com·mit [kuh-mit] verb, com·mit·ted, com·mit·ting.
verb (used with object)
1. to give in trust or charge; consign.
2. to consign for preservation: to commit ideas to writing; to commit a poem to memory.
3. to pledge (oneself) to a position on an issue or question; express (one’s intention, feeling, etc.): Asked if he was a candidate, he refused to commit himself.
4. to bind or obligate, as by pledge or assurance; pledge: to commit oneself to a promise; to be committed to a course of action.

I have a problem with commitment. Not in relation to other people, I feel like I’m pretty good in that respect. I have a problem committing to myself.

The front page of my website makes a bit of a joke about how no one knows what I do. On one hand this is a manifestation of the reality that I do a lot of things and trying to concisely sum that up always proves difficult and awkward. I have a short attention span and have been accused of being a workaholic at several points in my life which results in having my hands in lots of seemingly unrelated things. Peeling back the layers a bit often reveals reoccurring themes so they aren’t all as unrelated as they seem, they just aren’t easy to quickly explain.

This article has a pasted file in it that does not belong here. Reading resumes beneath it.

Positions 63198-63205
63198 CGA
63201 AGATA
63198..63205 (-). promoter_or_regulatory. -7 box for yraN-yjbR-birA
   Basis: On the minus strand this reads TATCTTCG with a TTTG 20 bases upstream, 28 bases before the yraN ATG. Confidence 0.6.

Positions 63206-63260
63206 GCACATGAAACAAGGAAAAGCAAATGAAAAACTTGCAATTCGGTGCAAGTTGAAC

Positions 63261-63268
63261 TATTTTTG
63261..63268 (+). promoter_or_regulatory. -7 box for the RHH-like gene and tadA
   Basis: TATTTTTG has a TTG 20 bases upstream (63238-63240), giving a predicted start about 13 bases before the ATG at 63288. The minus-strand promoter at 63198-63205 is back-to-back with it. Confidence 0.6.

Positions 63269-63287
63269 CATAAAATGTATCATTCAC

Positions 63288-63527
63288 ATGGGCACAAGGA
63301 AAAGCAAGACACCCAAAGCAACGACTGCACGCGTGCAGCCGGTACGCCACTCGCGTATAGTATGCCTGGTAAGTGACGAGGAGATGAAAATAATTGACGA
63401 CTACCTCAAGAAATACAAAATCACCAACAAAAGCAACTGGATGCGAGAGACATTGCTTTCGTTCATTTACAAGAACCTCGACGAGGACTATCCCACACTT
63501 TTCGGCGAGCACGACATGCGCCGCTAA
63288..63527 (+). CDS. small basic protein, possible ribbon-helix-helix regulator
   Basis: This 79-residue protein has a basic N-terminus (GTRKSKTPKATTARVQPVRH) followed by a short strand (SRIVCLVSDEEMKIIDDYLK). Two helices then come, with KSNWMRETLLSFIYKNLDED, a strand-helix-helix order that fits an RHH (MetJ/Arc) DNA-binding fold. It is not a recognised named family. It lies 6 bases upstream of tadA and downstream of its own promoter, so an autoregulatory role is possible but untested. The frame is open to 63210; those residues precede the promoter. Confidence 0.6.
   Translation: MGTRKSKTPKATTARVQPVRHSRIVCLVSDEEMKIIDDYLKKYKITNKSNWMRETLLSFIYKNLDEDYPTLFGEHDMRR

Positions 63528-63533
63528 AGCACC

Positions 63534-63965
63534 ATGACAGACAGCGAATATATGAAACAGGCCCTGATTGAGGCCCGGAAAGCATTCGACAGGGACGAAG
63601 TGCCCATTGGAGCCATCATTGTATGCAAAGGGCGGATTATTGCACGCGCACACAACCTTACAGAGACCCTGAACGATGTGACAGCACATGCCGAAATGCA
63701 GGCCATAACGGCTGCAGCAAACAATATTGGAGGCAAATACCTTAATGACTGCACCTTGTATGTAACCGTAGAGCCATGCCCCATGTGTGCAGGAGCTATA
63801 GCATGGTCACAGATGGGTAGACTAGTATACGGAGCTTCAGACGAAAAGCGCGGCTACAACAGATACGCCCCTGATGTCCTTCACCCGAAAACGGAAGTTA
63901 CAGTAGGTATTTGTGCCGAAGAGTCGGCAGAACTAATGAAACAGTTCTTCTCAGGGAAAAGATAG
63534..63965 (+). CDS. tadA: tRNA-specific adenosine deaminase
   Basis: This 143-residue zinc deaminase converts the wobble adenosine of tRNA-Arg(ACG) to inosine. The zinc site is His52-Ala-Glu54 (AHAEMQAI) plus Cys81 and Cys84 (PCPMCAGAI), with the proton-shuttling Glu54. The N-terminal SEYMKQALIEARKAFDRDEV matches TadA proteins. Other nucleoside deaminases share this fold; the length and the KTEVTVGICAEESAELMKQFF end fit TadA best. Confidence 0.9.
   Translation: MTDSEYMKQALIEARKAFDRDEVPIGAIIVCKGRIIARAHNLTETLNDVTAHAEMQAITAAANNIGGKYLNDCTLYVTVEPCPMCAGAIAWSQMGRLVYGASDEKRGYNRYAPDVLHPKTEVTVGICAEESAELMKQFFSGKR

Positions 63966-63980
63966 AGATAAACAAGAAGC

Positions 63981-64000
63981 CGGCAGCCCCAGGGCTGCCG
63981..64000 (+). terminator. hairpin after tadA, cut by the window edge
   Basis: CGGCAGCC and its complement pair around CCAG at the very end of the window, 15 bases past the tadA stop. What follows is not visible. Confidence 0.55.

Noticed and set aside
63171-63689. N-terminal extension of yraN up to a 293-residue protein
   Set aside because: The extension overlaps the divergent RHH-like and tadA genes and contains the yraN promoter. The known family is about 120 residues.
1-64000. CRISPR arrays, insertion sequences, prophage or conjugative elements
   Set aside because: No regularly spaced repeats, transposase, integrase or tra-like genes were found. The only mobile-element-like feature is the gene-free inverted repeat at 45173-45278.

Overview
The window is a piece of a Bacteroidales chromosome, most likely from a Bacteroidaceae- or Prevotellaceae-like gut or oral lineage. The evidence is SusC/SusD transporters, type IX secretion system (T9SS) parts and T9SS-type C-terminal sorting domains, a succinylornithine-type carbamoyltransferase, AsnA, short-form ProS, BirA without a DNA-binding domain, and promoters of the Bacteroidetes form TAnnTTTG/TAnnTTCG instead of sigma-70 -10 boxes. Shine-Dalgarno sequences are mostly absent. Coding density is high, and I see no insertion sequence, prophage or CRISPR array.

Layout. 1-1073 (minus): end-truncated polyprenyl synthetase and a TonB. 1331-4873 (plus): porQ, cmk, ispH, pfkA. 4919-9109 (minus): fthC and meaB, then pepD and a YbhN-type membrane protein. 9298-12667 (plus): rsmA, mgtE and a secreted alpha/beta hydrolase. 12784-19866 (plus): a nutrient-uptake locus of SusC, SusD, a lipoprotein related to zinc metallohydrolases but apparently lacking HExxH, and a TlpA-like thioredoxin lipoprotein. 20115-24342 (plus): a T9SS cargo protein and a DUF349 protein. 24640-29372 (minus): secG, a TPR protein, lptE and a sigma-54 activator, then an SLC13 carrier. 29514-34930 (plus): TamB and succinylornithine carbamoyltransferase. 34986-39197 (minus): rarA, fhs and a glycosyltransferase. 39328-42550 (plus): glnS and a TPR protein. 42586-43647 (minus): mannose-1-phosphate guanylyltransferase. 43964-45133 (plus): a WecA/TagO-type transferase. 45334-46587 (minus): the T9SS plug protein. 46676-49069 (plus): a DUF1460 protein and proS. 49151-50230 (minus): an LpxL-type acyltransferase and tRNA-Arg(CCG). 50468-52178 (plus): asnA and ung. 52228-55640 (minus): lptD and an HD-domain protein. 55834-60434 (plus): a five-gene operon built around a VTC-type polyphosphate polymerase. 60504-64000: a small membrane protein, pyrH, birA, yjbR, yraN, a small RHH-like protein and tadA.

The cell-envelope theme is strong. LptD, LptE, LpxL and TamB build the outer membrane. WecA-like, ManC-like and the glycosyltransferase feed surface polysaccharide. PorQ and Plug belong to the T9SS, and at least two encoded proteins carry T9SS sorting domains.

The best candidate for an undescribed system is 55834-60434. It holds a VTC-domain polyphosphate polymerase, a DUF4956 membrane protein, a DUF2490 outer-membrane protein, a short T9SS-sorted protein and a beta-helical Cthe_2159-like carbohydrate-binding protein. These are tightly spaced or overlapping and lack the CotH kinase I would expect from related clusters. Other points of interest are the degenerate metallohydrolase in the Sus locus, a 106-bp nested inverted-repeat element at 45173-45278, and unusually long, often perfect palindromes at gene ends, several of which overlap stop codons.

On the other hand, if I don’t make the commitment and say I’m doing ________, then I don’t have to think about how good or bad I am at _________. “I’m just dabbling” is a bulletproof excuse against accusations of not doing something well enough. Accusations from myself. I’m notoriously my own worst critic. Trust me, the reason I don’t give a shit what anyone else has to say about me or my work is because no matter how harsh it is, it’s nothing compared to what I’ve already said myself. That also makes it really hard to take a compliment, which may or may not be another issue all together. Some examples…